Access to your money 24/7 can make everyday life easier, but it can also make it easier to lose track of exactly how much money is in your account — especially if you don’t regularly check your balance.
Simple things, such as using your debit card for online shopping or forgetting to budget for a check you sent that hasn’t been cashed, can cause account balances to dip. And if your account drops below zero, you could be charged an overdraft fee. Luckily, overdrafts and related fees can usually be avoided.
One of the more common fees associated with checking accounts, overdraft fees are penalties for withdrawing more funds than you have in your account. When your purchase or withdrawal puts your checking account balance in the negative, the bank covers the amount over your account balance, then typically charges a fee.
The fee amount will vary by bank, but it can also vary based on the amount overdrawn or the number of days with a negative balance. Leaving your account with a negative balance can result in more fees or even account closure.
Banks might offer overdraft coverage or overdraft protection services to help provide a buffer against overdrawing your account, but some options may carry feeds. Consider carefully whether you want one in place.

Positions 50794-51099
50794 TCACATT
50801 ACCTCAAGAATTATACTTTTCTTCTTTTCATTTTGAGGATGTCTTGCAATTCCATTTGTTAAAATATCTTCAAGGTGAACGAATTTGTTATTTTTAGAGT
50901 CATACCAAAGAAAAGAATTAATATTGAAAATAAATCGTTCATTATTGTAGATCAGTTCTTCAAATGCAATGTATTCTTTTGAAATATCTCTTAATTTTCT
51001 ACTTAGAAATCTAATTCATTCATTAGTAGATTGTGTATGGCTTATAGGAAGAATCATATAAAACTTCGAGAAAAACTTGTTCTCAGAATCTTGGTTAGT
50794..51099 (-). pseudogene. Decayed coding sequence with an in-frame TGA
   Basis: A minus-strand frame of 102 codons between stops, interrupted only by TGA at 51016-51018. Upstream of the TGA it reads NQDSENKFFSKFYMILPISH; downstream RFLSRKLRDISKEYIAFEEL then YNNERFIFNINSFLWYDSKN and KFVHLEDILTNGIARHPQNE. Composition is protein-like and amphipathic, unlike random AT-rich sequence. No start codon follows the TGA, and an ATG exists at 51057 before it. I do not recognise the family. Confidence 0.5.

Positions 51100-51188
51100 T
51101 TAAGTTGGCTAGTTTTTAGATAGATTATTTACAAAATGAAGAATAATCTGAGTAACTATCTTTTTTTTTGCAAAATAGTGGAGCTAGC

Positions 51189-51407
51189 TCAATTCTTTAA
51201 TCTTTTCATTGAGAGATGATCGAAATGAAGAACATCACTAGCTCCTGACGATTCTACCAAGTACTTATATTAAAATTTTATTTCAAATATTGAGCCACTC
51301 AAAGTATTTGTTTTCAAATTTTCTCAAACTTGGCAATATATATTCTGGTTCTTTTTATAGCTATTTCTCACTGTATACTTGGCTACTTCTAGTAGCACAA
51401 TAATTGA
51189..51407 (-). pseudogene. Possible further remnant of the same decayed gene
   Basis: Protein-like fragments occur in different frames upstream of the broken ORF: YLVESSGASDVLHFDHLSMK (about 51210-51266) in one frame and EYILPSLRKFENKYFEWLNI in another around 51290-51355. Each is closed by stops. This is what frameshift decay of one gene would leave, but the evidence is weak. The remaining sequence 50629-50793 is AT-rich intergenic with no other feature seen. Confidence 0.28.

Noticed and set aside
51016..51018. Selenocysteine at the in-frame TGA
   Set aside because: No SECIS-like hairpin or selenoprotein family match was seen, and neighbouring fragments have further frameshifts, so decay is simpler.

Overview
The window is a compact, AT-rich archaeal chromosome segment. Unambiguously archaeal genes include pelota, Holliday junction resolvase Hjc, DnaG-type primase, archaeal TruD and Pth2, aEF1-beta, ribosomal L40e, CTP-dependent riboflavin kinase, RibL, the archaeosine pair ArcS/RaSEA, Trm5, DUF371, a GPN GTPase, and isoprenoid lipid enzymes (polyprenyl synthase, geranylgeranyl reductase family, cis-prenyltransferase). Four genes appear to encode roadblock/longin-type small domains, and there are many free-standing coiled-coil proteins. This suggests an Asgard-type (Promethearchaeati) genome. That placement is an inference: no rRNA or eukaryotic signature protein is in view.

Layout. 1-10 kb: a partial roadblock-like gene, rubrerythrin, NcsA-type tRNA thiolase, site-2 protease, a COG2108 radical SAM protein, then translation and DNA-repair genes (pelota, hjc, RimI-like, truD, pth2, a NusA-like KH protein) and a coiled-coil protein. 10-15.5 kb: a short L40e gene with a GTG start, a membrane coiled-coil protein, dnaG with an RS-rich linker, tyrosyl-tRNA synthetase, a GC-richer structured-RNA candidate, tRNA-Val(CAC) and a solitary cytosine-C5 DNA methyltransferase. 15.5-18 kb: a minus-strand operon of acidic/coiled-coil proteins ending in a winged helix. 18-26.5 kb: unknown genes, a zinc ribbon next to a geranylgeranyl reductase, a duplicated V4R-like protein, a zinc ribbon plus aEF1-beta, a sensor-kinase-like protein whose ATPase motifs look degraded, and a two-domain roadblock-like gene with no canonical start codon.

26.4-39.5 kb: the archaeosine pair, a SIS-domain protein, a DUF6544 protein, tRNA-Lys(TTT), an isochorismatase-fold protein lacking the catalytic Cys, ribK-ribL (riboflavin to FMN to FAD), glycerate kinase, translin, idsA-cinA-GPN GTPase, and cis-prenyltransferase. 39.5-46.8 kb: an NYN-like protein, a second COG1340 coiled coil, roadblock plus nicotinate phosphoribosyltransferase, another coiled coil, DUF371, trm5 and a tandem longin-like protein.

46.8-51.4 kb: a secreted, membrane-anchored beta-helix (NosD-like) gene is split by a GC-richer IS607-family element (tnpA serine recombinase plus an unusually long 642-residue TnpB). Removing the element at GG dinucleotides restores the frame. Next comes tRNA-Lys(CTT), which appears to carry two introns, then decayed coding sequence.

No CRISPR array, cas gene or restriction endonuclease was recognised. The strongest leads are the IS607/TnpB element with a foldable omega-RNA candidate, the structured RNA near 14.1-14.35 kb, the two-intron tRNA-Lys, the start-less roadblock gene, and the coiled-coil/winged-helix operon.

Overdraft coverage: Most consumer checking and money market accounts come with Standard Overdraft Coverage. Under Standard Overdraft Coverage your bank will authorize and pay overdrafts for these types of transactions at the bank’s discretion:
If the bank pays these transactions into overdraft, it may charge an Overdraft Paid Fee.
ATM and debit card overdraft coverage: Upon opening a consumer checking OR money market account, you may receive a notice advising you of your choice to say ‘Yes’ or ‘No’ to ATM and debit card overdraft coverage.
Overdraft protection: This option includes an automatic transfer from another account (like a savings or credit line) to your checking account if your balance goes below zero. There may be limits or fees associated with overdraft protection, so check with your bank for available options that work best for you.
Regardless of your checking account features, the best way to help avoid overdraft fees is to keep track of all of your transactions—withdrawals and deposits—and budget accordingly.
One smart practice is to make use of any online or mobile tools your bank offers to help track earning and spending, and check your balance once a day or once a week. Many tools allow you to set up automated email or mobile alerts that notify you if your account reaches a certain balance or goes negative.
Not spending more than you have in your checking account is a core principle of sound money management. By changing a few habits, you can take overdrafts out of the equation.
Learn more about how U.S. Bank can help protect your money with overdraft protection. If you're a U.S. Bank customer, check out Digital Explorer to learn how to add alerts to help track your balance or deposits.